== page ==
Government dysfunction, health care top Americans' worriesNews added by Benefits Pro on November 18, 2013

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Joined: September 07, 2011

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By Kathryn Mayer

Political wrangling over the Patient Protection and Affordable Care Act, apologies from President Obama and his camp, broken promises about insurance plans, and exchange website woes — those have been have been issues filling out the evening news over the last couple months.

And the public isn't happy about it.

Americans say the country’s two biggest problems revolve around all those issues. According to Gallup, the public says the No. 1 problem in the United States is government dysfunction (26 percent), followed closely by a poor health care system (19 percent).

In the last two months, the concern over the country's poor/high cost of health care nearly doubled since September and has jumped ahead of previously cited problems including the economy, the federal budget and unemployment/jobs.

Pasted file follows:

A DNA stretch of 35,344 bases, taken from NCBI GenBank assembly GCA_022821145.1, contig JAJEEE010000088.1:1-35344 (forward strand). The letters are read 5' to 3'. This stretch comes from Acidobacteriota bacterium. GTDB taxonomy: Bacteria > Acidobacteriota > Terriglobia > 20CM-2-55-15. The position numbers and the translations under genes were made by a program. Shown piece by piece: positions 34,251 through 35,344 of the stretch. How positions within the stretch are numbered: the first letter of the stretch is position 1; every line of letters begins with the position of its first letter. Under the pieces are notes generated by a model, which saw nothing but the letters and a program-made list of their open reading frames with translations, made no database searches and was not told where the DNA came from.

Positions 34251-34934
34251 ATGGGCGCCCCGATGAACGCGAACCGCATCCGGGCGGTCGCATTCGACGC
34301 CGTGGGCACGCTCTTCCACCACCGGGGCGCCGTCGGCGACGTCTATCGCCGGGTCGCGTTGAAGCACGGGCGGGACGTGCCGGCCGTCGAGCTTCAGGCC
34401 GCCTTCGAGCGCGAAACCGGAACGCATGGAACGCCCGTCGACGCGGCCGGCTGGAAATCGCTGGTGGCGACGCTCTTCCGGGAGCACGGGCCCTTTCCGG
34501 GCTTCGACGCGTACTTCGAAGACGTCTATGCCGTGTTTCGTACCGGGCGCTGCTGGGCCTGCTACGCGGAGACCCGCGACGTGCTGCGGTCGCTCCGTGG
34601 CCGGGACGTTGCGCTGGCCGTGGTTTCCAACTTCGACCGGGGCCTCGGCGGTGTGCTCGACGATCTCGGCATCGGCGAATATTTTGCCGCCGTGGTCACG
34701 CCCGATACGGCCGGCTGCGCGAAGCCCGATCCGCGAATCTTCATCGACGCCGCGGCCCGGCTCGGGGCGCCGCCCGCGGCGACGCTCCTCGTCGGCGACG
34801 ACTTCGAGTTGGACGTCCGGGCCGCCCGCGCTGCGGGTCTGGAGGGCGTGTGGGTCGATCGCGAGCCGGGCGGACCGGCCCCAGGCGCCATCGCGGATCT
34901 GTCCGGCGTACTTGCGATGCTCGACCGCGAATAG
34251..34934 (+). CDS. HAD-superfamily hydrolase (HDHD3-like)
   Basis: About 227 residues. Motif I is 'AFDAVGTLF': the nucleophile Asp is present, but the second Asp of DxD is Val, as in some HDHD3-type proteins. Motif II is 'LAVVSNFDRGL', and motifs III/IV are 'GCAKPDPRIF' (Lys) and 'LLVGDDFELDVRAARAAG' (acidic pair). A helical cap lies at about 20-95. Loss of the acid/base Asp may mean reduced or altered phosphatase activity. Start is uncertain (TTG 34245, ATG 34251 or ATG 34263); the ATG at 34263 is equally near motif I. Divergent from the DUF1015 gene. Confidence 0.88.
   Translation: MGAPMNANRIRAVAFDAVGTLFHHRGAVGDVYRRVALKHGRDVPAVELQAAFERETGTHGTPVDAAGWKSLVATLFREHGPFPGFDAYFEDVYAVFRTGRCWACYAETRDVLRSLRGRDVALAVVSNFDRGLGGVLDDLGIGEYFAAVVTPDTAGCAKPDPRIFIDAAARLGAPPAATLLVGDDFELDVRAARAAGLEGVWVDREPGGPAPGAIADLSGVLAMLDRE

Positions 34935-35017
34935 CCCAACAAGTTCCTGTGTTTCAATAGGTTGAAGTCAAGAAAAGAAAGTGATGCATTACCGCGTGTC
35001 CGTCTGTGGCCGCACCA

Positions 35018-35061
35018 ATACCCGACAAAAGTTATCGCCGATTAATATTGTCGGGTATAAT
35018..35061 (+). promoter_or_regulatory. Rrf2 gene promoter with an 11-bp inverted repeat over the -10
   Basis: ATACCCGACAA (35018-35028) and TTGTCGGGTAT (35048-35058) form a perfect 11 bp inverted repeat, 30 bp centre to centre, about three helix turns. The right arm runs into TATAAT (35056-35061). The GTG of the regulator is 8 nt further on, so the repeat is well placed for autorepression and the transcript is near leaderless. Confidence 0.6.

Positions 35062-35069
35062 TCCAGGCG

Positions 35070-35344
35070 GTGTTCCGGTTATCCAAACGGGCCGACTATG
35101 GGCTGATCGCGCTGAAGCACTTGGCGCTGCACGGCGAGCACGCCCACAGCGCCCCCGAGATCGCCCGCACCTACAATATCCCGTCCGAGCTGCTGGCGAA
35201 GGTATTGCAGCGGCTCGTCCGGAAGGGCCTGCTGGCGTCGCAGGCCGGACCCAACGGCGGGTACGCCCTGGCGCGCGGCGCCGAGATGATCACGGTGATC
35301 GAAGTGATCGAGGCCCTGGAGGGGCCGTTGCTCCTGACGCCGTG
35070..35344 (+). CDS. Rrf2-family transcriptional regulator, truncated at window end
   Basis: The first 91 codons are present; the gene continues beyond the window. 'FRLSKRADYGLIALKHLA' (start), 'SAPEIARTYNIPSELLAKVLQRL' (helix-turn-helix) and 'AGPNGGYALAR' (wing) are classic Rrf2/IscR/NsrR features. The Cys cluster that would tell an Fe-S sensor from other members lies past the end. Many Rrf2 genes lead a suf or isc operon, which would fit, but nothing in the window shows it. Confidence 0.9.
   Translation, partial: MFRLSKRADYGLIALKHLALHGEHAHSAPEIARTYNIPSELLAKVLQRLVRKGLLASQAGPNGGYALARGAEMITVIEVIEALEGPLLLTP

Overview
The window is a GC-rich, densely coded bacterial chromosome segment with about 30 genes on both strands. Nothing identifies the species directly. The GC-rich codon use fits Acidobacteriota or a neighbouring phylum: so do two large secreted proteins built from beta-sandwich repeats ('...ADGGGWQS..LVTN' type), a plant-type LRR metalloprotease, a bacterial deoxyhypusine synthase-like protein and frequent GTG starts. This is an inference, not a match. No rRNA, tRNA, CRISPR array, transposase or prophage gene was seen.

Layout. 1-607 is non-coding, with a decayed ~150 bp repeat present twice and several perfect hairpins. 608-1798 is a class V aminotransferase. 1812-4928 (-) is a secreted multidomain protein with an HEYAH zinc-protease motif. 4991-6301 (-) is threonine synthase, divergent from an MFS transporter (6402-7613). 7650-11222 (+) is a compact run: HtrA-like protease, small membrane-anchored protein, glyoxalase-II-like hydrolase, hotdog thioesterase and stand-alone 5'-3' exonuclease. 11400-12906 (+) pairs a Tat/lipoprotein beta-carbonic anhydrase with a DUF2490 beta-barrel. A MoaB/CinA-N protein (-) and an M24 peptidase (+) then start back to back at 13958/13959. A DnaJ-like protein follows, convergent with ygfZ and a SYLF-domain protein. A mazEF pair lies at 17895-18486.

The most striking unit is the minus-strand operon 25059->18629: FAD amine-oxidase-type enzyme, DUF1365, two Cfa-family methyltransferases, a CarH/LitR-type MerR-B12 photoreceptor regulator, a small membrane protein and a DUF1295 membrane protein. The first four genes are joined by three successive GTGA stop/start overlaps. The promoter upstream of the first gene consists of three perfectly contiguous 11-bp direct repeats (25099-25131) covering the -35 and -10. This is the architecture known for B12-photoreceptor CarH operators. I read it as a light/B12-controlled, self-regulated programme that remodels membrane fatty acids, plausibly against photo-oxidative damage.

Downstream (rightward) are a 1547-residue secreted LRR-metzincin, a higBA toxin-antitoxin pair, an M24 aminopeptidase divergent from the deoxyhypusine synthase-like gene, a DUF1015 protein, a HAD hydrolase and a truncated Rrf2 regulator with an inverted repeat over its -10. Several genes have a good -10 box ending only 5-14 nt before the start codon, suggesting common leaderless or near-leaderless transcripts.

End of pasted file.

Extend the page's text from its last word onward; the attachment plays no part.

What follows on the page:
The mention of health care as the biggest U.S. problem is higher now than in any month since PPACA become law in March 2010.

“This suggests that recent troubles with the federal health exchange website and other problems with the healthcare law’s rollout, including accusations that President Barack Obama misled Americans about keeping their current coverage, may be fueling public concern,” Gallup researchers said.

Public concern over government dysfunction is in line with Obama’s approval rating, now at a personal low. A Quinnipiac University poll released Tuesday shows 54 percent of Americans disapprove of the job President Obama is doing, while 39 percent approve, his lowest numbers since taking office.

Gallup’s results also mark the first time since 2007 that non-economic issues have occupied the top two spots on Americans’ list of most important problems.

On Thursday, Obama apologized for the issues plaguing his health care overhaul and announced changes to PPACA to give insurance companies the option to keep offering consumers plans that would otherwise be canceled.

Meanwhile, Gallup also found that PPACA support also took a big hit this month. Support for PPACA has dropped to 40 percent, while 55 percent say they disapprove of the law.

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